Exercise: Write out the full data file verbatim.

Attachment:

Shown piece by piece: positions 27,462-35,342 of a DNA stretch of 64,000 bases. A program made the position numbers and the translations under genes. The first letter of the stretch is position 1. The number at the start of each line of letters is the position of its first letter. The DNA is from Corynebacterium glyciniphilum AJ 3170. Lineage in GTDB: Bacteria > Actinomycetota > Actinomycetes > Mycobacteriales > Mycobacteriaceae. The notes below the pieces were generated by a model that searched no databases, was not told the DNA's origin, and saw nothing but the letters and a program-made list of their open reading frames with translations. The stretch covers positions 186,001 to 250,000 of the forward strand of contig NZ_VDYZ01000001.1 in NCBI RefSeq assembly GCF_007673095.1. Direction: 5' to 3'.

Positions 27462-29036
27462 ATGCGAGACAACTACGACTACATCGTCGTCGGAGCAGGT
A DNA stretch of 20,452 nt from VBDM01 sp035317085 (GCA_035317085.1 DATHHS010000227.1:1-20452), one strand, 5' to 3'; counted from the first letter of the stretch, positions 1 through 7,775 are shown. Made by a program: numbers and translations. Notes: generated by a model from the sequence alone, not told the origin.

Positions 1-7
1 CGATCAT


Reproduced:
Shown piece by piece: positions 27,462-35,342 of a DNA stretch of 64,000 bases. A program made the position numbers and the translations under genes. The first letter of the stretch is position 1. The number at the start of each line of letters is the position of its first letter. The DNA is from Corynebacterium glyciniphilum AJ 3170. Lineage in GTDB: Bacteria > Actinomycetota > Actinomycetes > Mycobacteriales > Mycobacteriaceae. The notes below the pieces were generated by a model that searched no databases, was not told the DNA's origin, and saw nothing but the letters and a program-made list of their open reading frames with translations. The stretch covers positions 186,001 to 250,000 of the forward strand of contig NZ_VDYZ01000001.1 in NCBI RefSeq assembly GCF_007673095.1. Direction: 5' to 3'.

Positions 27462-29036
27462 ATGCGAGACAACTACGACTACATCGTCGTCGGAGCAGGT
A DNA stretch of 20,452 nt from VBDM01 sp035317085 (GCA_035317085.1 DATHHS010000227.1:1-20452), one strand, 5' to 3'; counted from the first letter of the stretch, positions 1 through 7,775 are shown. Made by a program: numbers and translations. Notes: generated by a model from the sequence alone, not told the origin.

Positions 1-7
1 CGATCAT